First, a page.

Outside my window, the garden is asleep, the trees a tangle of brown against the gray sky. Yet signs of life appear in colors muted by winter’s breath. The lavender leaves are a beautiful shade of gray-blue; brush across them and the scent of summer is strong. The kitchen garden holds onto the green season as well: rosemary, thyme, and even some sage.
These kitchen herbs — almost evergreens — are hardy and resilient, qualities that mirror their immune-boosting properties.
The medicinal constituents in these plants are at their peak in warmer months, but you can still coax healing properties from them at this time of year. And now is a good time to dry leaves for a balm to protect skin against winter’s harshness. The process is simple. You’ll infuse leaves in oil and melt in beeswax. This salve can be used on lips, face, and body, or to smooth hair and beards — one jar yields many uses.
These instructions take time, so I’ve included tips for speeding things up. But I encourage you to try the slow version; part of the beauty of working with plants is in watching and waiting for them to follow the course of nature. Allow the process to happen and be present in all its stages.
Begin by collecting ingredients from your garden. I recommend any of these herbs alone or in combination: lavender is anodyne, antifungal, and aromatic; rosemary is antiseptic and antioxidant; thyme is antibacterial, antiviral, antifungal; sage is antiseptic and soothes the nerves.
Choose a healthy oil that is stable when heated gently — olive oil will work but is a bit greasy; try jojoba, grapeseed, or apricot kernel. The other supplies are not complicated: good beeswax, cheesecloth, and a heat-safe measuring cup for melting the wax and oil. This “recipe” is scalable — use about one part beeswax to three parts of infused oil.
makes about one pint
1 cup herbs
about 1 1/2 cups oil
about 1/2 cup beeswax
Remove leaves from herbs until you have about one cup, thanking each plant as you go along.
Rinse and arrange herbs in a single layer between two clean dishtowels. Press gently to remove excess water. Line a cookie sheet with parchment and arrange herbs in a single layer out of direct sunlight. Rotate leaves often, allowing them to dry completely. This can take a few days in winter’s dry air.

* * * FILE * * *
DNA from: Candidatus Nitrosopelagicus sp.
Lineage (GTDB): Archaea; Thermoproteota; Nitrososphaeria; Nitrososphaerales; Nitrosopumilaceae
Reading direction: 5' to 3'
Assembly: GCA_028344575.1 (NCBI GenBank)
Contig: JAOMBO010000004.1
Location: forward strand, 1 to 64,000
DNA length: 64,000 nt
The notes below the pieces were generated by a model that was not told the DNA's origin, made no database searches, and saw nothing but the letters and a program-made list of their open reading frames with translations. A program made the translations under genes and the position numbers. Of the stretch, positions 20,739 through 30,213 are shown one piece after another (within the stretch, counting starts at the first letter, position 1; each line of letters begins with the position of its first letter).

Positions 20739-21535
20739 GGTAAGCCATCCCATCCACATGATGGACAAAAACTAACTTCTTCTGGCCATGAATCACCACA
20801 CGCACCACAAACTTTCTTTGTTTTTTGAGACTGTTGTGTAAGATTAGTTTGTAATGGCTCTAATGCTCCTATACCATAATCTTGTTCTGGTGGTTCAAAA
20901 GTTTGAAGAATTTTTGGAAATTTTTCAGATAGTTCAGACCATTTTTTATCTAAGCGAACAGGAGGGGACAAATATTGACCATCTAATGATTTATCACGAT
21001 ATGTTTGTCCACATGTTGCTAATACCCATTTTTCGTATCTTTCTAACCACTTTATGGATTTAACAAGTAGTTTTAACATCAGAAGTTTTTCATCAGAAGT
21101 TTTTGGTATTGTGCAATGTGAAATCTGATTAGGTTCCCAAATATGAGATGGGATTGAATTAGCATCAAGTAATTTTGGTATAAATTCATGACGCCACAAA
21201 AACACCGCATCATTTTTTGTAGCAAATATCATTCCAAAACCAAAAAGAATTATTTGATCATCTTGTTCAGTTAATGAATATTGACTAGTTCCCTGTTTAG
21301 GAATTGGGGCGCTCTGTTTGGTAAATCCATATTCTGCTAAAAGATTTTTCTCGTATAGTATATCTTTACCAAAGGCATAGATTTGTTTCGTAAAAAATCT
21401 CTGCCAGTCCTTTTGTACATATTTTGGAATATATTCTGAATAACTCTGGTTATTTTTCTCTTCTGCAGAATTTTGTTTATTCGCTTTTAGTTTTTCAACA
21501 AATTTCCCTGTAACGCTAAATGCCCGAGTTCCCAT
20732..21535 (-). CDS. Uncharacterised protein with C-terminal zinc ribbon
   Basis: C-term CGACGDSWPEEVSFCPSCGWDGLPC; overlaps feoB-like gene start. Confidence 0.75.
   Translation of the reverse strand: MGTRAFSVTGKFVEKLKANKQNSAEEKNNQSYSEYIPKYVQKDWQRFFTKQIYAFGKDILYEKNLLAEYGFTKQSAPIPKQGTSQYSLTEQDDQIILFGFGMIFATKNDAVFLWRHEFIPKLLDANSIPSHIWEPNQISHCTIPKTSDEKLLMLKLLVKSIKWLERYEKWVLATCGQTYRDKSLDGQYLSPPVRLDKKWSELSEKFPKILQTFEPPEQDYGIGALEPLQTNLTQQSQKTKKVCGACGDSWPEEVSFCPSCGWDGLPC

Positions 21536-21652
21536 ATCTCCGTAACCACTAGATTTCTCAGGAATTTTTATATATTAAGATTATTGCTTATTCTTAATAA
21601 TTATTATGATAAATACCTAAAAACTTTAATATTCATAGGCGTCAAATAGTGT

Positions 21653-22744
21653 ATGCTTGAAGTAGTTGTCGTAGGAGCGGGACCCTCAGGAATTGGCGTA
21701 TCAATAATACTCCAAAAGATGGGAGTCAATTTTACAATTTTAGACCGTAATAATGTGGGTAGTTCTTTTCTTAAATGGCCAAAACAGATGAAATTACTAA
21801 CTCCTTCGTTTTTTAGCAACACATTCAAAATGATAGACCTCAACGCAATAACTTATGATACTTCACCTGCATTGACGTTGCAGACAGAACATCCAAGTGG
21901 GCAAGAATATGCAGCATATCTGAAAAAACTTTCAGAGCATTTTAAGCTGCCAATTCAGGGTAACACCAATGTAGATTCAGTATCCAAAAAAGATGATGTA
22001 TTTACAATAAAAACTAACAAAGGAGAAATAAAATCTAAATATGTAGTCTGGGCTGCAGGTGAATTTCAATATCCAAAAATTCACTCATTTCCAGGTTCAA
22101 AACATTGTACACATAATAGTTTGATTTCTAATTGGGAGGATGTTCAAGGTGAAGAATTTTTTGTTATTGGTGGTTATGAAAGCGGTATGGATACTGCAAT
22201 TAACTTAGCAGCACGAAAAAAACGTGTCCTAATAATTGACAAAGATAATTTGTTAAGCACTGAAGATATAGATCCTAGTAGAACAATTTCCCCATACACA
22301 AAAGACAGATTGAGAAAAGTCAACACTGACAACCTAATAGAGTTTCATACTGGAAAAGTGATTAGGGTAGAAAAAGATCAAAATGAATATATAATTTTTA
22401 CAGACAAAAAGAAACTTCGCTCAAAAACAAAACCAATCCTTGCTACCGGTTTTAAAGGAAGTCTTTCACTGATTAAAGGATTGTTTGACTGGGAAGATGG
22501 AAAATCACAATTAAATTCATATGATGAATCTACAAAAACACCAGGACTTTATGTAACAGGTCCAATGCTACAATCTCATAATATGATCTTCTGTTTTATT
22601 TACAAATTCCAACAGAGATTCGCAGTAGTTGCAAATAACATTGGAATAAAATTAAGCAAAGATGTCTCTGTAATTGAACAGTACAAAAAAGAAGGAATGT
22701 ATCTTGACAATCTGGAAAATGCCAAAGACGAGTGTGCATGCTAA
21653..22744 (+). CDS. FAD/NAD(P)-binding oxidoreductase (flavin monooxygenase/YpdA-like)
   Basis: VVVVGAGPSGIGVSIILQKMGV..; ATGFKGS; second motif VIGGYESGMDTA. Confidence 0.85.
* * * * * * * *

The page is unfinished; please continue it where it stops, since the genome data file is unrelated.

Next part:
(Test for doneness by placing some leaves in a jar with an airtight lid. Place jar in a sunny window for a few hours. If condensation appears on the inside of the jar, keep drying. To speed things up, you can place the cookie sheet in a very low oven, 100 degrees, until dry.)
Chop the leaves and place them in a clean Mason jar. Cover with the oil of your choice — jojoba, grapeseed, or apricot kernel. Make sure all the plant material is completely covered with oil. Cap the jar and shake well. Allow leaves to settle, adding more oil if needed.
Label and date the jar. Place in a sunny window for at least four weeks — longer if you can stand it. Shake daily. To speed things up, you can place the Mason jar (without the lid) in a water bath and gently — very gently — keep over low heat for 4 to 6 hours. After infusing, strain the oil through cheesecloth into a clean Mason jar. Cap, label, date, and store out of sunlight. This oil can be used as is for moisturizing skin, as well as for the salve.
Put one part beeswax and three parts infused oil in a clean, heat-safe measuring cup and place in a water bath. Melt wax and oil over very low heat until fully incorporated.
Test for consistency like you’re making jam: scoop out a small amount of salve with a clean spoon and place in a jar. Put the jar in the freezer for about five minutes, then test on your skin. If it’s not easy to apply, add a bit more oil to your mixture and melt again. Too greasy? Add a bit more beeswax. Once the proper consistency has been reached and all ingredients are fully incorporated, carefully pour the warm salve into clean jars and allow to cool. Once fully cured, cap with a lid and label.
Save your recipe and make note of the results for your next batch. Enjoy the quiet of winter days. Nourish your skin, tea at the ready, and plan for summer’s garden.